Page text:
I also wonder, if I may have trimmed some of my spring canes to the ground by mistake. Everbearing cultivars can produce up to two crops a year, one crop being produced in the spring and the second crop in the fall….hmmmm.. I read prior to this season to just cut them to the ground, which I did and had a small crop of spring raspberries. Through my research I found some gardeners prefer pruning around Feb or March because they believe the root system has had time to store more carbohydrates, leading to better crop of berries. I am wondering if there is some truth to this since I have been picking TONS of berries from my March pruning!


The best advice I can give about growing fruit is “jump in” and just try a few things and see what happens” since your plants will tell you what they need. I just watch and learn. I have found when I read a lot of what others are doing it sometimes does not work for me, so I sometimes make some mistakes along the way and tweak a few things here and there until it works, which it did this year!


If you put a few raspberry bushes on your city lot, you will be enjoying ice cream and raspberries every summer! YUM!

53 replies »

  1. Yum, indeed. It doesn’t take a big garden to grow these gorgeous berries. Your photos make my mouth water 🙂 Judy

    • Hi Judy-see I told you had ice cream and berries on my mind! They make my mouth water every time I am out there picking them..I can eat those three times a day!!!

    • 🙂 They cost too much in the store and they are part of the “dirty dozen” they tell you to grow if you can:-) They are so easy to grow- all you need to
      do is give them space and minimal attention! I can’t imagine living without them:-) Autumn Bliss + Yellow ones…hmmm..can I squeeze anymore in-lol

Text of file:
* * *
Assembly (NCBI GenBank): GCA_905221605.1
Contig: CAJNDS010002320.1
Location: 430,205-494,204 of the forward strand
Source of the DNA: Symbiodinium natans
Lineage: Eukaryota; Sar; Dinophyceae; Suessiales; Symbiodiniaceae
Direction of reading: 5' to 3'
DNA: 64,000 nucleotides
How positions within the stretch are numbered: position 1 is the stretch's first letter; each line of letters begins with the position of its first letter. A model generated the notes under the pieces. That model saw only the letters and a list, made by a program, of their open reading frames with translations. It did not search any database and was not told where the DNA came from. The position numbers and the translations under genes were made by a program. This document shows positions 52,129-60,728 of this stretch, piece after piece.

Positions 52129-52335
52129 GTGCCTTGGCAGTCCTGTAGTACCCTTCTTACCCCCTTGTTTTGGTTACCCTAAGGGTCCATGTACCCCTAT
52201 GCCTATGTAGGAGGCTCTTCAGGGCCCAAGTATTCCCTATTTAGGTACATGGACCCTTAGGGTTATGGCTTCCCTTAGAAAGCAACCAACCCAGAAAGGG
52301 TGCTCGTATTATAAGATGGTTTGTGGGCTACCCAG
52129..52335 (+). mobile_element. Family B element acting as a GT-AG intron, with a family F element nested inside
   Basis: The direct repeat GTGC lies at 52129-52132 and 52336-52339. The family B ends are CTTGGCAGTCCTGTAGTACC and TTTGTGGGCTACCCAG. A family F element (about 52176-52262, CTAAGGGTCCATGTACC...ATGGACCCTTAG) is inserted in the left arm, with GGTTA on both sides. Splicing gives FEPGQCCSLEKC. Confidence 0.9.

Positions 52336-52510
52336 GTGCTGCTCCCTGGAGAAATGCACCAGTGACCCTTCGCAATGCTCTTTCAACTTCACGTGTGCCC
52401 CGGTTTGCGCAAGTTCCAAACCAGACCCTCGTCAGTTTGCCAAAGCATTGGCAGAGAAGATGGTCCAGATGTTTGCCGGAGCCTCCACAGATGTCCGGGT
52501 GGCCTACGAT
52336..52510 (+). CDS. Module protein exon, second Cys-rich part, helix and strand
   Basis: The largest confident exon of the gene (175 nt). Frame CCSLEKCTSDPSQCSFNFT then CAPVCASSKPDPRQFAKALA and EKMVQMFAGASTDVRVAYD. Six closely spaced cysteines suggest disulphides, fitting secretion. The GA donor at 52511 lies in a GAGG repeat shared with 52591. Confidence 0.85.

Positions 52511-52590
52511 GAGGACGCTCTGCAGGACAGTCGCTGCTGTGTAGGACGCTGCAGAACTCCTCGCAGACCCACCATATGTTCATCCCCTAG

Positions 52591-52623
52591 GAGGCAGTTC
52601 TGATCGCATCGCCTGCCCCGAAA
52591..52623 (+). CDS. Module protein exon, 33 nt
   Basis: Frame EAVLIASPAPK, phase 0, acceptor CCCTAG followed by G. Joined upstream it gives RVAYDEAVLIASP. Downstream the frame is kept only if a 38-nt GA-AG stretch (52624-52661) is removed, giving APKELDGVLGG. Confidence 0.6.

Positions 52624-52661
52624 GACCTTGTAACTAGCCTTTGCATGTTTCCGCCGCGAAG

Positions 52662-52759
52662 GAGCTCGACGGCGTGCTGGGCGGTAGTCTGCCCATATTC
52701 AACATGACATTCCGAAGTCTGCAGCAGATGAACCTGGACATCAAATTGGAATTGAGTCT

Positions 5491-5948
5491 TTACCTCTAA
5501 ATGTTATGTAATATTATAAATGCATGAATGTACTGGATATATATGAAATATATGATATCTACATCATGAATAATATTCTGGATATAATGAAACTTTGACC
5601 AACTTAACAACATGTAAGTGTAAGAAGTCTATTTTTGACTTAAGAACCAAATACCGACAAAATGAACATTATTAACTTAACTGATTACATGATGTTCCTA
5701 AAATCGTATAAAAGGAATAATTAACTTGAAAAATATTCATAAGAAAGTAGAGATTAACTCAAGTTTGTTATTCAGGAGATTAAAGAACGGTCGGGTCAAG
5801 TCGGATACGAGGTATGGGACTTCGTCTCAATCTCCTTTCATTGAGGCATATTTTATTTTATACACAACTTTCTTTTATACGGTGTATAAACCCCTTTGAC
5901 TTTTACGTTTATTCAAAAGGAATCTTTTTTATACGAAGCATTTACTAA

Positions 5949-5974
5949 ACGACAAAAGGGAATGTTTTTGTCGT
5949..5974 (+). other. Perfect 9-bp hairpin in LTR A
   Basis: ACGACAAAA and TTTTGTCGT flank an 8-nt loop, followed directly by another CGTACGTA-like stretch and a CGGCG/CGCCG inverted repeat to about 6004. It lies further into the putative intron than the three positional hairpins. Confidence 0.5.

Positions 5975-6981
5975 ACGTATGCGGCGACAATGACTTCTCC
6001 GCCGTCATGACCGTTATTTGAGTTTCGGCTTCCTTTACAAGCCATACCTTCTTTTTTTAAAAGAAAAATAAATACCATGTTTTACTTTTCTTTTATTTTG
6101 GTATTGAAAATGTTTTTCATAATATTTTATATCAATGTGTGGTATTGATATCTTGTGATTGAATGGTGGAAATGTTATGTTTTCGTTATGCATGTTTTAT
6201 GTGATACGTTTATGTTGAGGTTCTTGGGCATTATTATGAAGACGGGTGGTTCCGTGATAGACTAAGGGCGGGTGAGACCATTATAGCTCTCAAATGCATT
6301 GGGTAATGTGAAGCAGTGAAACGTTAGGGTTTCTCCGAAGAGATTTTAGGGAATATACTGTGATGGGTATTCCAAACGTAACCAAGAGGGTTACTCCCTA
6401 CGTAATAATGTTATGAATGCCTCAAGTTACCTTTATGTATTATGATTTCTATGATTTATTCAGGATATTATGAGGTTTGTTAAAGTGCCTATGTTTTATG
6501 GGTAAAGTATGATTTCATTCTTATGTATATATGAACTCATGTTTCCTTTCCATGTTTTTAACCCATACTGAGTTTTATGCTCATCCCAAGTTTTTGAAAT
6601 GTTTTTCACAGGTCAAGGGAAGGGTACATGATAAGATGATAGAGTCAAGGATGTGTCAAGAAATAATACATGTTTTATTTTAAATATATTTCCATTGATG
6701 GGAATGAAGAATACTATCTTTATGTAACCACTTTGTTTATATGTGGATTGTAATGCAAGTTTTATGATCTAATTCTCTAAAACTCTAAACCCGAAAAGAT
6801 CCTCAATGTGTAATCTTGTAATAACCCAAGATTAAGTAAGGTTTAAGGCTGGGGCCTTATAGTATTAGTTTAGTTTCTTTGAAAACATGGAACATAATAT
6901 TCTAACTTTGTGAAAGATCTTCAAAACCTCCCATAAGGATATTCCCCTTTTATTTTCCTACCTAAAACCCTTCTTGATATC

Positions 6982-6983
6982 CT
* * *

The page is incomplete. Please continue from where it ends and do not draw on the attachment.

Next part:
2. They are really easy to grow, we have a large berry patch and they make the garden feel like the Garden of Eden don’t they?! You can just stand there and eat them warm from the sun and they are just perfect. They freeze so easily too, we have had ours every day through winter in berry smoothies and pies. I am glad Roger does the pruning of them though, I can never really tell which canes are which.

    • I adore them too!!!I have not met a person that does not love to eat raspberries:-) They are a favorite of most people + a treat since they cost so much for not very much:-) The raspberries were fun to photograph they have such an interesting texture + after you take a pictures well, you have to grab one for a snack:-) best part!

    • well, they say the raspberries ( heritage) will produce in the first year, but all I ever got were a handful at most the first year or two, but this year (year 3)…WOW!!!! They just took off and I have so much I gave a lot away, had a garden party with raspberries for desert, and we have been eating them for the past month..sooo…I would say year 2-3 would be about what it takes to be in raspberry paradise!!!! lol You are such an amazing gardener, that I have no doubt your pradise is around the ducks:-)

    • They are awesome + taste amazing!Thank you + I visited your blog + need to pass along “well done you”!!!! You are getting your young children into growing food. I did grow food when our kids were younger ,but I did not get into it as much, as I do now that they are older! I feel starting them young is a good thing to pass on the love and knowledge. We need to pass on this love for growing food since it really does make a difference in our health!

  3. Oh yummy! I wish so much I could fit berries into my mini yard! I used to make Raspberry freezer jam that was so delicious. Enjoy! 😄

    • Mandy:-) I don’t have a large space with these raspberries. How large is your area? I put them at the back of the yard + they seem to love where I have placed them. I would say it is about 8 feet by 5 feet between my yard and a neighbor I am amazed how many berries I am getting from this small space. Maybe tuck in one bush and see where it goes, but I have to admit they need to go at the back of the yard since they do get a bit tattered towards the end of the season:-)Do you have the recipe for that freezer jam? That sounds like something, I might like to do:-) I am a freezer gal!lol